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How to stop worrying and love the computer - Newsweek, July, 1970
“Nice kids aren’t supposed to get venereal disease. But they do.” #newsweek #archives #moralpanic #suburbs
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On This Date In 1965: The First American Spacewalk
Eyes glued to television sets, millions waited tensely to hear from astronaut Edward White as he climbed out of his capsule high over the pacific ocean. Then came the verdict: “This is fun!” said white, and men everywhere shared his boyish glee.
Newsweek June 14, 1965
Abbi lives in an apartment in Greenwich Village. Earlier this year, the U.S. Postal Service delivered a letter that was sent 70 years ago. Like, it was lost in the system. Now, she’s trying to track down the original intended recipient.
I was out of town for two weeks in late January-early February, so when I returned, I had a lot of mail. I hardly ever get real letters— maybe once in awhile from my mom or family, so as I was spreading out the pile, I wasn’t expecting much more than LL Bean catalogues and VALU coupon-packs. I knew immediately that this was something special. The coloring of the letter was so dated and the cursive writing is something you don’t see a lot of these days. I could see the letter was opened already, so I went for it. I felt like I had won the lottery—who gets sent 69-year-old letters that may have been lost in the mail!? I immediately thought to get in touch with friend Todd who makes documentaries to see if he wanted to collaborate on telling this story and going on this adventure.
We scoured through city records, searched online databases, and made phone calls. We came up very short and kept hitting dead ends. That’s when Todd suggested we involve ‘radical collaborators’ in the search (which is maybe just a fancy way of saying crowdsourcing). I said yes and here we are with the site and you. I am so excited to find this family together and see what the internet can do.
Now you can join the search. If you find anything, post it on twitter (using the hashtag #lostletterproject) or on Facebook. Also, please video or photograph your search and we’ll try to include the footage in upcoming video updates.
Check out her website and maybe lend a hand if you like mysteries!
“Flexing For Hitler”
Newsweek March 6, 1939
Just wait a few years…
“Three Cars For The price Of One” Guess the Year…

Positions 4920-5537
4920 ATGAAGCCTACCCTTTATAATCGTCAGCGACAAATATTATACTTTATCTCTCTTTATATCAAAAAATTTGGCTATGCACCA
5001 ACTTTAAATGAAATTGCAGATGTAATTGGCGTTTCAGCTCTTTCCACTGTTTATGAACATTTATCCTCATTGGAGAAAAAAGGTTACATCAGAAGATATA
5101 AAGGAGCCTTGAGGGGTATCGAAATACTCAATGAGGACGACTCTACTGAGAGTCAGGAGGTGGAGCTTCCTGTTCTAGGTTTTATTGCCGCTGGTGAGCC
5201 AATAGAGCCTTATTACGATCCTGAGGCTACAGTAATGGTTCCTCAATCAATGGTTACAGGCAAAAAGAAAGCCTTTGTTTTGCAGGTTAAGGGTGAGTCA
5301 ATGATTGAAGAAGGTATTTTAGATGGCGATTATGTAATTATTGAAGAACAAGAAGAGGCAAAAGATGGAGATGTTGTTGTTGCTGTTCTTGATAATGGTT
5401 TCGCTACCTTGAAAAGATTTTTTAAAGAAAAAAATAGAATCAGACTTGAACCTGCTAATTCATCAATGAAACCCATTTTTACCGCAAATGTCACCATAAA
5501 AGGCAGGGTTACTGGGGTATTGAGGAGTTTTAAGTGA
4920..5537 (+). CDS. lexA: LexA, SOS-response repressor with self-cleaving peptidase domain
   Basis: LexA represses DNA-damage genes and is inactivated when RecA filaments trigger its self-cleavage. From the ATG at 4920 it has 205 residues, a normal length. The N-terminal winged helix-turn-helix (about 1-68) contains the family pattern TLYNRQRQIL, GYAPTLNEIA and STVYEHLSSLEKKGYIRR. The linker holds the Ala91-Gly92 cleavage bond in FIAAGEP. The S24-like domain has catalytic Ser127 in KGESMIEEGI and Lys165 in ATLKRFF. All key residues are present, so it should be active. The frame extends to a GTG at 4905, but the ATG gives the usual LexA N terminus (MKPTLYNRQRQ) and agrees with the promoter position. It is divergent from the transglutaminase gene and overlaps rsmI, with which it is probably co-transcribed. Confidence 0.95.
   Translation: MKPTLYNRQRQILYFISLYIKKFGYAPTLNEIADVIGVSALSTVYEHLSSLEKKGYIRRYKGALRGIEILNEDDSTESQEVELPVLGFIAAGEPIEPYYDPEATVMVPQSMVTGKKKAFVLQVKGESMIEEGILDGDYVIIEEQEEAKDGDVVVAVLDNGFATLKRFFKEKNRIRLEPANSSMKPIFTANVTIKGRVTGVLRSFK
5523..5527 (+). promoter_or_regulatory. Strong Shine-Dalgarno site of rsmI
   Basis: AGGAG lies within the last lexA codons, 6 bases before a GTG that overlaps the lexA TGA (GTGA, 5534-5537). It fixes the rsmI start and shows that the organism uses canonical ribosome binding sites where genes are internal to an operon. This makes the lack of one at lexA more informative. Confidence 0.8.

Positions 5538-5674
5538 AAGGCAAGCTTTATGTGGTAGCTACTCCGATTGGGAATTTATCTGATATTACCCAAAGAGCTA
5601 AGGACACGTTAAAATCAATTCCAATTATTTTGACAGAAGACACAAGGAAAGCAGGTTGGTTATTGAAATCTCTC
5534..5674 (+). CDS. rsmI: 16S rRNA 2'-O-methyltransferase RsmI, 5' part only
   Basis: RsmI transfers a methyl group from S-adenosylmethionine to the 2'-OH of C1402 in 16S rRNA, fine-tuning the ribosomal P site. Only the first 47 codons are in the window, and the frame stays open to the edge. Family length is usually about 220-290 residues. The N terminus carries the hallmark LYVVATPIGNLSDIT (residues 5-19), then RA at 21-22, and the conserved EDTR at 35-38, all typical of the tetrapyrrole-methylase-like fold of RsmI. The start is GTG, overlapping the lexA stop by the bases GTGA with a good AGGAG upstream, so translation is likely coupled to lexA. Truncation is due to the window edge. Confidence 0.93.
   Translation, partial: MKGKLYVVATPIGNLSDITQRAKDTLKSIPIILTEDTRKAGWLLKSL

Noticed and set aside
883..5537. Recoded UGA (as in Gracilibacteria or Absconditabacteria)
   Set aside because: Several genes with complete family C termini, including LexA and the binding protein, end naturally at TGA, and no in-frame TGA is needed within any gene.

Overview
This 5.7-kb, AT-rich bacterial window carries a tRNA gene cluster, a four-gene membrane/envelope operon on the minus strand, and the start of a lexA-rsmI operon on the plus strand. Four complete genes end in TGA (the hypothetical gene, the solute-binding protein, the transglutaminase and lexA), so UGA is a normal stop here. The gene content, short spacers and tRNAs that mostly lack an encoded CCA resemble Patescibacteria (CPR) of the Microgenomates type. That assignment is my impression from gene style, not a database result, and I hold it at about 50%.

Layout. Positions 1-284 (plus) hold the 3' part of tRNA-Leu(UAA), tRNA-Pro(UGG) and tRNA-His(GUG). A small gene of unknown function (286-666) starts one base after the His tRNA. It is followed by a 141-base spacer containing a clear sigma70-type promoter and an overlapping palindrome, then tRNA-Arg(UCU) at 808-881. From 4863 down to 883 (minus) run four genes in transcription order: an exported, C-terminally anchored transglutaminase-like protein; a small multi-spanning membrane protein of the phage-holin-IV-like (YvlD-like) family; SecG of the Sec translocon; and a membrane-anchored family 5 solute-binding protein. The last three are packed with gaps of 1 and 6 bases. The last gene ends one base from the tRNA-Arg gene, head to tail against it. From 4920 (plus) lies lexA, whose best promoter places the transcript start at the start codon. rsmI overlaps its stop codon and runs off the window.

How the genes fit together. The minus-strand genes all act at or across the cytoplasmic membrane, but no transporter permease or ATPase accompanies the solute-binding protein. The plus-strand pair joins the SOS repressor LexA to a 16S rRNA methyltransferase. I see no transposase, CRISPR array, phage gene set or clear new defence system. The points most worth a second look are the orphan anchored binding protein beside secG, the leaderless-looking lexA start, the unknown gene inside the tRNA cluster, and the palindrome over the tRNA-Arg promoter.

Can you guess the year?
A medical journal corrects an obituary from 1858:
More than 150 years later, and 200 years after Snow’s birth, The Lancet has finally decided to set the record straight. In a recent article, “after an unduly prolonged period of reflection,” the journal finally comes clean, lightheartedly admitting that “some readers may wrongly have inferred that The Lancet failed to recognise Dr Snow’s remarkable achievements in the field of epidemiology,” as well as “his visionary work” in discovering how cholera is spread.
My Dark Days With Phil [Spector], by filmmaker Vikram Jayanti, in this week’sNewsweek
It’s a story as old as justice. The crazy man crying out, “It’s not fair!”—his calls falling deaf ears.
Now it’s Phil Spector’s story too, about to be twice-told anew, once in his last-chance appeal being considered by a federal court and again by David Mamet in a new film to air later this month. Both argue that whatever happened to cause the bloody and gaudy 2003 death of actress Lana Clarkson—at Spector’s home, a gun owned by the legendary music producer discharged in her mouth—Spector should not have been convicted. Innocence is not the question. The right to a fair trial is.
It’s a story I also have told. A month before the start of his first trial—which ended in a hung jury—I started making a documentary film with Spector, as complicated and self-destructive a man as you can imagine. He’d been a celebrity for almost 50 years, since writing and performing his first No. 1 hit song “To Know Him Is To Love Him” at 18 years old and going on to develop his hallmark Wall of Sound. As a producer, he had dominated the ’60s charts, later producing Let It Be (the final Beatles album), George Harrison’s and John Lennon’s first solo albums, and the most successful Ramones record. In all that time, he never let a filmmaker near him—until the eve of his first trial. The result was my feature-length documentary The Agony and the Ecstasy of Phil Spector, which intercut no-holds-barred conversations between Spector and me in his castle with the trial footage from the courtroom.
There were many surprises along the way, the first being that Spector’s castle, where Clarkson died, was in blue-collar Alhambra on the outskirts of L.A. and not in Beverly Hills or Malibu. As Spector told me, when he decided to leave his Beverly Hills mansion, he wanted to live in a castle. His real-estate agent found two for sale and the one in Alhambra, atop the town’s only hill, took his fancy.
But if Alhambra was a surprise, the possibility that he’d finally shot and killed somebody was most definitely not. After all, the world had been hearing stories about his gunplay and mean temper for more than 30 years. He’d even been reported to have taken a shot just past John Lennon’s head after they’d made the Rock & Roll album together, to encourage Lennon to hand over the acetate master recordings. He’s said to have pulled a gun on the Ramones, and on Leonard Cohen—who became even more of a hero to me when he told my journalist friend Chris Goodwin that he’d responded by saying something along the lines of, “Oh, Phil, you’ve been pulling guns on everyone your whole life and you’ve never shot anyone yet and you’re not going to shoot me either, so just put it down.” And Spector was so taken aback that he did.
[Photo of Phil Spector, 1975. By Mark S. Wexler/Corbis]